Ballard Spahr has one of the best initial analyses of last week’s Financial Institution Letter in which the FDIC “encourages institutions to take a risk-based approach in assessing individual customer relationships rather than declining to provide banking services to entire categories of customers, without regard to the risks presented by an individual customer or the financial institution’s ability to manage the risk.” In other words, the FDIC took another step back down from its participation in the Department of Justice’s Operation Choke Point. The first step was taken last summer when the FDIC obliterated its list of “risky businesses” by category. The FDIC claims that banks under its supervision should evaluate the risk of a business on a customer-by-customer, not industry-by-industry, basis.
The firm also discusses an internal FDIC memorandum to its examiners. Apparently, the FDIC is attempting to head off any rogue examiners who, like the former head of supervision in Atlanta, tried to put all payday lenders out of the banking system because he didn’t favor that line of business as a matter of personal moral preferences.
The internal memorandum states that FDIC examiners:
- Should not use “informal suggestions” to make recommendations or requirements for terminating deposit accounts or for criticizing a bank’s management or risk mitigation associated with deposit accounts that does not rise to the level of a recommendation or requirement to terminate accounts
- Must put in writing in the report of examination (ROE) their criticisms of a bank’s management or risk mitigation associated with deposit accounts
- Cannot base recommendations for terminating deposit account relationships solely on reputational risk to the bank
The memorandum further mandates that before recommendations or requirements for terminating deposit accounts are provided to and discussed with a bank’s management and directors, they must be made in writing and an FDIC Regional Director must approve them in writing. It also requires such findings to be “thoroughly vetted with regional office and legal staff” before they are included in the ROE or supervisory actions are pursued.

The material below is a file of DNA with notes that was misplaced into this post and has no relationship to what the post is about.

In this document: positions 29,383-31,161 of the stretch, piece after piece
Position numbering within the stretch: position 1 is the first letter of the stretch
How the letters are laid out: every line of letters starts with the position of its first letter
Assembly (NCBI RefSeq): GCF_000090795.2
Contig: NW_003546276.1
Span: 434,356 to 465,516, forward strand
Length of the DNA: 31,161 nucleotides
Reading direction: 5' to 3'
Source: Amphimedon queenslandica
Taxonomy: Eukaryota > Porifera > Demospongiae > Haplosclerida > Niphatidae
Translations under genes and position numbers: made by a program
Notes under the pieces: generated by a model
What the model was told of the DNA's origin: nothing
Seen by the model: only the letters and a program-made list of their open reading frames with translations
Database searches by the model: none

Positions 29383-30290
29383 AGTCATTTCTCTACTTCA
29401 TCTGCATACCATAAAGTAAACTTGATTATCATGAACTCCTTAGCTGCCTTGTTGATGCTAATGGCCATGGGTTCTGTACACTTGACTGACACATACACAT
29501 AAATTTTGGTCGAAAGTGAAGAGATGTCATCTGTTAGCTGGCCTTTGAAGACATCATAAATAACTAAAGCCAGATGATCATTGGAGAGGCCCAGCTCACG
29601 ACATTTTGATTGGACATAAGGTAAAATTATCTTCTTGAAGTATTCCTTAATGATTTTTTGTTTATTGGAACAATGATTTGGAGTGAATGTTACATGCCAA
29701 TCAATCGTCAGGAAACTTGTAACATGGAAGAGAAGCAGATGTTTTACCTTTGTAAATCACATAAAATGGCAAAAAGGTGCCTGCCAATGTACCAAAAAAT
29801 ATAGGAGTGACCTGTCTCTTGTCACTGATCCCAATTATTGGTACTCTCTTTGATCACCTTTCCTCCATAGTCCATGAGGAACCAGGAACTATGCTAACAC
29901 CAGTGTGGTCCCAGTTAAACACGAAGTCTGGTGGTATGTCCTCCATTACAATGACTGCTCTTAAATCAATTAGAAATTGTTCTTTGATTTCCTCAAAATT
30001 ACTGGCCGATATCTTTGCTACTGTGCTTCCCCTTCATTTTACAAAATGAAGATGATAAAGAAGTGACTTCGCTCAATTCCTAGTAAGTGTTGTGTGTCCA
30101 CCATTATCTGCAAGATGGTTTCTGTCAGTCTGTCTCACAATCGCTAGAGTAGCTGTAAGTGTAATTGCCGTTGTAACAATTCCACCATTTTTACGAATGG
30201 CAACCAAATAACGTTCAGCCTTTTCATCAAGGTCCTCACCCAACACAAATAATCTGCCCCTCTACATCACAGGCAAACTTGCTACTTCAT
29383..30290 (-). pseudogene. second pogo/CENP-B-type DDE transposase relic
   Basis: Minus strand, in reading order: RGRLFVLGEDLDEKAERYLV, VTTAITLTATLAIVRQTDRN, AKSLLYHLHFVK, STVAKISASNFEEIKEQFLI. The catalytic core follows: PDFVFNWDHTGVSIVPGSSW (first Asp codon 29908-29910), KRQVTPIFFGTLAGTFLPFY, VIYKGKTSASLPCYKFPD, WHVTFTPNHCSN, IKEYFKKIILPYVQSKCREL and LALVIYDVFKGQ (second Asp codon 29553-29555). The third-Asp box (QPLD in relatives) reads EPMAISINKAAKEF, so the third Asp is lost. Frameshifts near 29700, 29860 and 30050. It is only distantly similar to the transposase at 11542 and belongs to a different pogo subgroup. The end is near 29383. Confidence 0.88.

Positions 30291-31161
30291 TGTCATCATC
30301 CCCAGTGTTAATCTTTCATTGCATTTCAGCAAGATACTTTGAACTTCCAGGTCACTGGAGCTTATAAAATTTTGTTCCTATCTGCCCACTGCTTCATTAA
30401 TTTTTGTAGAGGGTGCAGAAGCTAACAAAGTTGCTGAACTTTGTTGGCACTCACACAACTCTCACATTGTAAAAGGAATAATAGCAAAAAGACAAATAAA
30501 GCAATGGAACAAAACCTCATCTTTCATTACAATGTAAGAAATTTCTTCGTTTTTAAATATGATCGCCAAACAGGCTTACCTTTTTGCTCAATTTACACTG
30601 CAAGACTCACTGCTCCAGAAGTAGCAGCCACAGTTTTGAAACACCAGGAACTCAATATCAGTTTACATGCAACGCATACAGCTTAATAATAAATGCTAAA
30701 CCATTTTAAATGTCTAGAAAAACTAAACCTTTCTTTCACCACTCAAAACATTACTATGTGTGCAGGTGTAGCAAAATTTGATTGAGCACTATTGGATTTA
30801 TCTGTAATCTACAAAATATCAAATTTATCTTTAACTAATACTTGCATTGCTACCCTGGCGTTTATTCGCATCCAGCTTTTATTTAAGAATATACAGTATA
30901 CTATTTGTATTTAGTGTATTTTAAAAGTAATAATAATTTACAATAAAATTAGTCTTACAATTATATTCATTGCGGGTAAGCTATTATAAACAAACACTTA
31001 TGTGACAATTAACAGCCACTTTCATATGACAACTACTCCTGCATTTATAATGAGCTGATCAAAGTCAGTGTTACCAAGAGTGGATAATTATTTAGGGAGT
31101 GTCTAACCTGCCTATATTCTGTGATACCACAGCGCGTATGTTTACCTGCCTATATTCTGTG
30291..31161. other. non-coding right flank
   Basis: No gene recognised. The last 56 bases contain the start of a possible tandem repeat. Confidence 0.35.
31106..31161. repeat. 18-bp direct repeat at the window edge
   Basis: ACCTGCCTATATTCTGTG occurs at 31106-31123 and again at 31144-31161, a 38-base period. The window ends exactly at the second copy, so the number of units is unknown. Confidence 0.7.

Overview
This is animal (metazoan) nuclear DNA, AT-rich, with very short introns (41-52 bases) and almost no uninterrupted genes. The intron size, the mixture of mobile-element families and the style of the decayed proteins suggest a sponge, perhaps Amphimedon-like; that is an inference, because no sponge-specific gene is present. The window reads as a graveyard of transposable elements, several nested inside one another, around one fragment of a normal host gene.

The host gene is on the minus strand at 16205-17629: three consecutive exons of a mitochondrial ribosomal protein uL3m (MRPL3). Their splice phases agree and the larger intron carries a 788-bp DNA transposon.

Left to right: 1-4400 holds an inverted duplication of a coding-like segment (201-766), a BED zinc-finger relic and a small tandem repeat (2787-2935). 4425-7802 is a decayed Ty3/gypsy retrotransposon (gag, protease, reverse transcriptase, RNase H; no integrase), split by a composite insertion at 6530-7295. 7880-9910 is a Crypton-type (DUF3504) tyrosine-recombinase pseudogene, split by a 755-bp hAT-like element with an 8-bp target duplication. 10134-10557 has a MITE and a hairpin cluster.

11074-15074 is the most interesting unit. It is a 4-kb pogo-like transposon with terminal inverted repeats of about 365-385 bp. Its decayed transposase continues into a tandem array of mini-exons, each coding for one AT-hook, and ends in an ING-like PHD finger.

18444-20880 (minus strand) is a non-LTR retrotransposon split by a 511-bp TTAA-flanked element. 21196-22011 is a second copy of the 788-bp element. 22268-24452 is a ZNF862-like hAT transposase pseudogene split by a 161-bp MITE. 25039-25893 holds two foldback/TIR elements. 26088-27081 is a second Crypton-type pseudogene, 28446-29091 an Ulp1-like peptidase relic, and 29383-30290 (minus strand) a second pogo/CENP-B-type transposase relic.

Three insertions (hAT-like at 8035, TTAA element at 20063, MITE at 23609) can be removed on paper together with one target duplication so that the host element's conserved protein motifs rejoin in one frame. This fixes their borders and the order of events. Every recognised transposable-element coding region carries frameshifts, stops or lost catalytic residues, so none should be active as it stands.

I suppose that this means that from now on when a payday lender is blackballed by an FDIC-regulated institution, you’ll know it’s either the result of the institution’s own analysis of the risk posed by that specific lender, or, at least, that the persecution has been authorized at high levels of the FDIC, not merely by a lone-wolf, piss-ant field examiner. That ought to give everyone comfort.
As the firm concludes, this latest guidance, while welcome, is not a “Get-Out-Of-Jail-Free” card for payday lenders, porno kings and queens, gun dealers, online dating services, and other “undesirables.” As a practical matter, banks that want to do business with them will still be subject to heightened due diligence requirements. Although Ballard Spahr does not put it this way, I will: such businesses will still, for practical purposes, be considered “guilty until proven innocent.” The customer will have to be able to demonstrate that it is one of the “good payday lenders” before the risk will likely be judged to be acceptable to the bank.
We’ll have to see how this shakes out. While these signs are favorable, until there is a change in the White House, I’m from Missouri on whether we’ve actually turned a corner.